July 4, 2017

Movie Review: Rush Hour 3

I remember when the first Rush Hour film came out, it was way back in 1998. Jackie Chan was on a run of action films that was raising his international recognition (Rumble in the Bronx, Supercop, First Strike, Operation Condor) and Chris Tucker was a rising star following Friday, Money Talks, and The Fifth Element, so it seemed like a good idea to combine the fleet feet of Chan with the fast tongue of Tucker. I have to admit, I really liked that first film, the second two. Granted it has been some years since I have revisited them. Now, for some reason I decided to revisit part 3, and it has not aged well. I’m not sure I really liked it the first time around back in 2007.

Watching Rush Hour 3 made me realize that this particular pairing had an expiration date and I am pretty sure that came shortly after 2001’s Rush Hour 2. The buddy formula that had been mined so well in those first two films (and in countless better films period) no longer worked here. All of the East meets West, cultural differences, miscommunication hi-jinks were all used up. What is left is something of a cinematic husk, a creative team trying to rehash what had already been done and failing.

The movie, along with the first pair, was directed by Brett Ratner. Now, Ratner has never been a great director, but he has made a few serviceable films over the years. I feel that it did not help being the first film he made following the X-Men: The Last Stand debacle, which I do not really blame him for. The writing was handled by Jeff Nathanson (Speed 2: Cruise Control, Catch Me if You Can), who also wrote the second film. Based on his filmography, he has been involved with some good projects, which makes his two Rush Hour films look like work for hire with no personal investment, resulting in the not so greatness we see in this third go around.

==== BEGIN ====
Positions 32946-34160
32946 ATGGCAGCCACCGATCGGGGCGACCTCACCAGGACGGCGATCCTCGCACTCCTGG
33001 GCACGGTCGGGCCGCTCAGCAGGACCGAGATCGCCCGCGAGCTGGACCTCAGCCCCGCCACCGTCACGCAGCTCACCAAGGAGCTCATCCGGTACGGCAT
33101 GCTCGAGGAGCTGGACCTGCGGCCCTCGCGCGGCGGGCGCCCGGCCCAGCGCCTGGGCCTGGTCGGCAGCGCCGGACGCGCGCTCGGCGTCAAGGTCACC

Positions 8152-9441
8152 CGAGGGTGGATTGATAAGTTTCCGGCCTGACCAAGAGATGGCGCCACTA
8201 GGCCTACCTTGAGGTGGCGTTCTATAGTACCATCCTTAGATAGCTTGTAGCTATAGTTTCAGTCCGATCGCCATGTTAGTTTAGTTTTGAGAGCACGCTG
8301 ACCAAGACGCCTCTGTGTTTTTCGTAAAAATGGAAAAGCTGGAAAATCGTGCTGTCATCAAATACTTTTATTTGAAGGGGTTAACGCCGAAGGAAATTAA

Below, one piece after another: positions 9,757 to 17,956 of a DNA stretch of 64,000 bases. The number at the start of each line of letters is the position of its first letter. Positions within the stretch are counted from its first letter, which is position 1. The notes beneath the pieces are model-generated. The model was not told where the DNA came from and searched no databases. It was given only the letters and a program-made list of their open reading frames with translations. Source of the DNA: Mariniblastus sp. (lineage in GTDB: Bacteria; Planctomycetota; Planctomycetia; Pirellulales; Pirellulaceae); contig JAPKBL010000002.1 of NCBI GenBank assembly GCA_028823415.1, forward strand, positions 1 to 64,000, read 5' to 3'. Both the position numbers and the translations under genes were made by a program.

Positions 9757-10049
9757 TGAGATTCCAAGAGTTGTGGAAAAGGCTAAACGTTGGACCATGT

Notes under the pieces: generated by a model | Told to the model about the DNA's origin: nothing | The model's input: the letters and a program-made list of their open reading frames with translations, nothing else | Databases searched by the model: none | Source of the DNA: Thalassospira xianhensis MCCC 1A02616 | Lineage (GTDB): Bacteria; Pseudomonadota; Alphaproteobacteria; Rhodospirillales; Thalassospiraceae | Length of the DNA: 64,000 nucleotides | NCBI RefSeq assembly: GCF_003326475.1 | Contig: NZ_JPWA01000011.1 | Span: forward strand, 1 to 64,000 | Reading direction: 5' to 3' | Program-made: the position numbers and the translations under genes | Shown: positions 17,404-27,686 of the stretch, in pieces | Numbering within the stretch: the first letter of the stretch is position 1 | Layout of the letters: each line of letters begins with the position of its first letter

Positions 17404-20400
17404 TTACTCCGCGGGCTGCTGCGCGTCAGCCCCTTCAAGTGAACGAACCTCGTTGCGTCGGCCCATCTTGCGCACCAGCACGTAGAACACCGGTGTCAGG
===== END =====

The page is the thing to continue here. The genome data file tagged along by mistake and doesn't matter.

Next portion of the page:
The plot has Carter (Tucker) working a punishment detail as a traffic cop in LA while Lee (Chan) is in town as a bodyguard for a Chinese Ambassador. As luck would have it there is an assassination attempt on the ambassador finds Lee doing one of those “no one but Jackie Chan” style chases, which sees Carter join the fray. Before you know it, the two are reteamed and following clues to France that connect the shooter to the Chinese Triads. There really isn’t much to it beyond that, there are a couple of other characters added to the fray, but it is mostly just a clothesline for some action bits and verbal sparring that get us to the inevitable conclusion.

It wasn’t my intention to write about this movie when I revisited it the other day, but there was something about it that kind of made me want to. It might have been the way Jackie Chan looks throughout the movie, tired, exasperated, wondering what he was doing there. The action, while somewhat enjoyable was not up to the level he had demonstrated earlier in his career, which is understandable, doing what he does will take a toll after awhile. It might have been Chris Tucker and his high pitched motormouth shtick was running a bit thin. Seriously, I found him to be more annoying than funny this time out, almost made me long for more Ruby Rhod. Perhaps it was the story just didn’t grab me. Or maybe it was the odd cameo by Roman Polanski?

I guess Rush Hour 3 was enjoyable enough if you have nothing else to do. I do love Jackie Chan and Tucker is entertaining in small doses. In the end, it seems this was more about the paycheck than the movie and I guess I can’t fault anyone for taking the money.

Not Recommended.

Related Posts with Thumbnails


Post a Comment